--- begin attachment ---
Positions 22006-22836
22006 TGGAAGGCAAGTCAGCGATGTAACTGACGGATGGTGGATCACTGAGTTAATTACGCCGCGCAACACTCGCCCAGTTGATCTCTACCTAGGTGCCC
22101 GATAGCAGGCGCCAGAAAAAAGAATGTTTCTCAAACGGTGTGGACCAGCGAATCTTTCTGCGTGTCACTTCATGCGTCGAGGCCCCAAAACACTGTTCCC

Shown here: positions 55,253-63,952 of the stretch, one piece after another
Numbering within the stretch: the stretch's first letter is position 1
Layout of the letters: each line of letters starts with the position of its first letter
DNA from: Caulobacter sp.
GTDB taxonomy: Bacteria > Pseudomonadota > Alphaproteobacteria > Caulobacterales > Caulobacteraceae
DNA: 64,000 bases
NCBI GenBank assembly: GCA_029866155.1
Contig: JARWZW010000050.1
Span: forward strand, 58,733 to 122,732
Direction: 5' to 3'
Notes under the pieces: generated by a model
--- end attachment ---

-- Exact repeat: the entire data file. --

Positions 22006-22836
22006 TGGAAGGCAAGTCAGCGATGTAACTGACGGATGGTGGATCACTGAGTTAATTACGCCGCGCAACACTCGCCCAGTTGATCTCTACCTAGGTGCCC
22101 GATAGCAGGCGCCAGAAAAAAGAATGTTTCTCAAACGGTGTGGACCAGCGAATCTTTCTGCGTGTCACTTCATGCGTCGAGGCCCCAAAACACTGTTCCC

Shown here: positions 55,253-63,952 of the stretch, one piece after another
Numbering within the stretch: the stretch's first letter is position 1
Layout of the letters: each line of letters starts with the position of its first letter
DNA from: Caulobacter sp.
GTDB taxonomy: Bacteria > Pseudomonadota > Alphaproteobacteria > Caulobacterales > Caulobacteraceae
DNA: 64,000 bases
NCBI GenBank assembly: GCA_029866155.1
Contig: JARWZW010000050.1
Span: forward strand, 58,733 to 122,732
Direction: 5' to 3'
Notes under the pieces: generated by a model